32. Kessler, Glenn. “Sen. Warren says she ‘doesn’t take PAC money of any kind.’ What does that mean?” Washington Post. January 25, 2019. Accessed May 20, 2020. ^
  33. Nilsen, Emma. “Warren and Sanders raised significantly more money than Biden in the third quarter.” Vox. October 4, 2019. Accessed May 20, 2020. ^
  34. Higgins, Tucker. “Elizabeth Warren reverses her position on super PAC support as she speaks comeback.” CNBC. February 20, 2020. Accessed May 20, 2020. ^
  35. McMinn, Sean. “How Many Delegates Do the 2020 Democratic Presidential Candidates Have?” NPR. Accessed May 20, 2020. ^
  36. Dovere, Edward-Isaac. “It Really Could Be Warren.” Atlantic. May 15, 2020. Accessed May 20, 2020. ^
  37. D’Souza, Deborah. “Elizabeth Warren’s Economic Plan: Break Things That Are Fixed.” Investopedia. November 6, 2019. Accessed May 20, 2020. ^
  38. “Sen. Elizabeth Warren’s 2018 Report Card.” Gov Track. Accessed May 20, 2020. ^
  39. Thompson, Alex. “’Liz Was a Diehard Conservative.’” Politico. April 12, 2019. Accessed May 20, 2020. ^
  40. Yglesias, Matthew. “Elizabeth Warren’s book, The Two Income Trap, explained.” Vox. January 23, 2019. Accessed May 20, 2020. ^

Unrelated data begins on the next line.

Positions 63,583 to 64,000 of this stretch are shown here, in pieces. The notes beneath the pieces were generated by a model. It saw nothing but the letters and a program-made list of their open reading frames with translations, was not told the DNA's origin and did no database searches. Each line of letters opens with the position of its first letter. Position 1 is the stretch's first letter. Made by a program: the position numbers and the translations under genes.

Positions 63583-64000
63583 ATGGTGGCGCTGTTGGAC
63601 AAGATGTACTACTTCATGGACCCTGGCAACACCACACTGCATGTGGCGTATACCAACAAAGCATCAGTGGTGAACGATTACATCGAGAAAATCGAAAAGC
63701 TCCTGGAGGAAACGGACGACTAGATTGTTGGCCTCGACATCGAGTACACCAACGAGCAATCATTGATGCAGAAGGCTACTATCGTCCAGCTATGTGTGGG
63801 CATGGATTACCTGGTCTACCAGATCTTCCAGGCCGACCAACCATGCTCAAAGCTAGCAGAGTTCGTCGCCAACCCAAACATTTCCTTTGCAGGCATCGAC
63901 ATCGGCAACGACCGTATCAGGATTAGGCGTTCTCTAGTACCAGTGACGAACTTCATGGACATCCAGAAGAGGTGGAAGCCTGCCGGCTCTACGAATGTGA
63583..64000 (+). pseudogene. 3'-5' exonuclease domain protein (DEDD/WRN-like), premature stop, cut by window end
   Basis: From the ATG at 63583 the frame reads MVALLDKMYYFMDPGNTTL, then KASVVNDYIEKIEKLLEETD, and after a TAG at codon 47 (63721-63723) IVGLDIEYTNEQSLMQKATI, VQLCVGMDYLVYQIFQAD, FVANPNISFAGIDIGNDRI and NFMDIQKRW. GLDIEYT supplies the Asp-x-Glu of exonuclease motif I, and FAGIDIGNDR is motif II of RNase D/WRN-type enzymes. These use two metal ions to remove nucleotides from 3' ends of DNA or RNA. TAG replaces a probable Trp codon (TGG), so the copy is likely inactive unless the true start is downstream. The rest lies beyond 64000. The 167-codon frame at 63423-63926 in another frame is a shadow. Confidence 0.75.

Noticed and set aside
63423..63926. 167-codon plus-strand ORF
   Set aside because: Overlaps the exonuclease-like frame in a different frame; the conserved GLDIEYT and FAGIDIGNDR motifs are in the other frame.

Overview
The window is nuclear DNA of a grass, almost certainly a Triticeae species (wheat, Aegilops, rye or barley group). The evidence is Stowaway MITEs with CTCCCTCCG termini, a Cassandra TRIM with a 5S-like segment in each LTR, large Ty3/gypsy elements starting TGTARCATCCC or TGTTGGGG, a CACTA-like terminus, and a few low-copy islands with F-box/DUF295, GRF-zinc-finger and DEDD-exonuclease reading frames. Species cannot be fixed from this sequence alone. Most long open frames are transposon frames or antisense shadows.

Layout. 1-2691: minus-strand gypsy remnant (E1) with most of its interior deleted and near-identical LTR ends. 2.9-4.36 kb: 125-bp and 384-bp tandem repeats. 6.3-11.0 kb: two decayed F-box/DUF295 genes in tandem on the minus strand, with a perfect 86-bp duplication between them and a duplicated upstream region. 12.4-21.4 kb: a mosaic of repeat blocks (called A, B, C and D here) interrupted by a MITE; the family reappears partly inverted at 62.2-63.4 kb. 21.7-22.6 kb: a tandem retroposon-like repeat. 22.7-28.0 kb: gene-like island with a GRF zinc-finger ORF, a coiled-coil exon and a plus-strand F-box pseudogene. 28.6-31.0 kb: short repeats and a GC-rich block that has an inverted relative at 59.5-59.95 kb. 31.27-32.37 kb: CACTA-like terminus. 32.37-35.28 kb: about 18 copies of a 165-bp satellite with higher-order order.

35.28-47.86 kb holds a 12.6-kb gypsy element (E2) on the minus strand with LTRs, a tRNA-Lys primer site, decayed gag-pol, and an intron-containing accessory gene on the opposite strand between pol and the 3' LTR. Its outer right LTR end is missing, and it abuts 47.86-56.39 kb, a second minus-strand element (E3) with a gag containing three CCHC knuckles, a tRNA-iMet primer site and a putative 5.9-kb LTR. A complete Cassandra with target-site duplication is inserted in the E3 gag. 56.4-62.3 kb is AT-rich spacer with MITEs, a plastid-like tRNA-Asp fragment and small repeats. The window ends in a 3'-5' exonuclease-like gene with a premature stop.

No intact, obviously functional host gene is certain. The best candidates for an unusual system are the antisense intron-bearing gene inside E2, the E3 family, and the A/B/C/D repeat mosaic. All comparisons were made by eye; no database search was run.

41. Hicks, Josh. “Did Elizabeth Warren check the Native American box when she ‘applied’ to Harvard and Penn?” Washington Post. September 28, 2012. Accessed May 20, 2020. ^
  42. Nilsen, Ella. “New evidence has emerged Elizabeth Warren claimed American Indian heritage in 1986.” Vox. February 5, 2019. Accessed May 20, 2020. ^
  43. Hicks, Josh. “Did Elizabeth Warren check the Native American box when she ‘applied’ to Harvard and Penn?” Washington Post. September 28, 2012. Accessed May 20, 2020. ^
  44. Hicks, Josh. “Did Elizabeth Warren check the Native American box when she ‘applied’ to Harvard and Penn?” Washington Post. September 28, 2012. Accessed May 20, 2020. ^
  45. Kessler, Glenn. “Elizabeth Warren’s DNA fact check: What journalists got wrong about senator’s Native American ancestry.” Independent. October 21, 2018. Accessed May 20, 2020. ^
  46. Nilsen, Ella. “New evidence has emerged Elizabeth Warren claimed American Indian heritage in 1986.” Vox. February 5, 2019. Accessed May 20, 2020. ^

Connected Movements

  1. Green New Deal (GND)